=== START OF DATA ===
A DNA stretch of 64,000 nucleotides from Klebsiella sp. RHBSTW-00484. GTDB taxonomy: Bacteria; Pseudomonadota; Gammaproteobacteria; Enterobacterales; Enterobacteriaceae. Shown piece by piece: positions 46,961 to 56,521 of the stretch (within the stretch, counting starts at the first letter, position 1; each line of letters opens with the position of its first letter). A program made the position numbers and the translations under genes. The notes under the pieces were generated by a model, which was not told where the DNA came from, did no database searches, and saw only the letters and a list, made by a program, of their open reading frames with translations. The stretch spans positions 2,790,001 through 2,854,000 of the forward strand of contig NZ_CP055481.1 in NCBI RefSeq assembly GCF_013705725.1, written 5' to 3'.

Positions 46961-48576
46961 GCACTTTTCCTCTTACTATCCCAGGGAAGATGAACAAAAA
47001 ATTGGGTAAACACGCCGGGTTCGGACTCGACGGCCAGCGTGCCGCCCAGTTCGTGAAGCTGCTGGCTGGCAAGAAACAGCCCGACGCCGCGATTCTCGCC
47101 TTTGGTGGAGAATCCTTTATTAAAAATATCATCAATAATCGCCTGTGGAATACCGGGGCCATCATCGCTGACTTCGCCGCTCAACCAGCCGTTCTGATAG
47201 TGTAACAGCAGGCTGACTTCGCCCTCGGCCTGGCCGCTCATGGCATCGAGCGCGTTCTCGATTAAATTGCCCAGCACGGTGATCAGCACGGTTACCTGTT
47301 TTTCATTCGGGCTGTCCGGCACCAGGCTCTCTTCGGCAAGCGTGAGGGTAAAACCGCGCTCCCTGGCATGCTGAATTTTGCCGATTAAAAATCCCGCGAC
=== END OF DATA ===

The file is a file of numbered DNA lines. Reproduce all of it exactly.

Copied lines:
A DNA stretch of 64,000 nucleotides from Klebsiella sp. RHBSTW-00484. GTDB taxonomy: Bacteria; Pseudomonadota; Gammaproteobacteria; Enterobacterales; Enterobacteriaceae. Shown piece by piece: positions 46,961 to 56,521 of the stretch (within the stretch, counting starts at the first letter, position 1; each line of letters opens with the position of its first letter). A program made the position numbers and the translations under genes. The notes under the pieces were generated by a model, which was not told where the DNA came from, did no database searches, and saw only the letters and a list, made by a program, of their open reading frames with translations. The stretch spans positions 2,790,001 through 2,854,000 of the forward strand of contig NZ_CP055481.1 in NCBI RefSeq assembly GCF_013705725.1, written 5' to 3'.

Positions 46961-48576
46961 GCACTTTTCCTCTTACTATCCCAGGGAAGATGAACAAAAA
47001 ATTGGGTAAACACGCCGGGTTCGGACTCGACGGCCAGCGTGCCGCCCAGTTCGTGAAGCTGCTGGCTGGCAAGAAACAGCCCGACGCCGCGATTCTCGCC
47101 TTTGGTGGAGAATCCTTTATTAAAAATATCATCAATAATCGCCTGTGGAATACCGGGGCCATCATCGCTGACTTCGCCGCTCAACCAGCCGTTCTGATAG
47201 TGTAACAGCAGGCTGACTTCGCCCTCGGCCTGGCCGCTCATGGCATCGAGCGCGTTCTCGATTAAATTGCCCAGCACGGTGATCAGCACGGTTACCTGTT
47301 TTTCATTCGGGCTGTCCGGCACCAGGCTCTCTTCGGCAAGCGTGAGGGTAAAACCGCGCTCCCTGGCATGCTGAATTTTGCCGATTAAAAATCCCGCGAC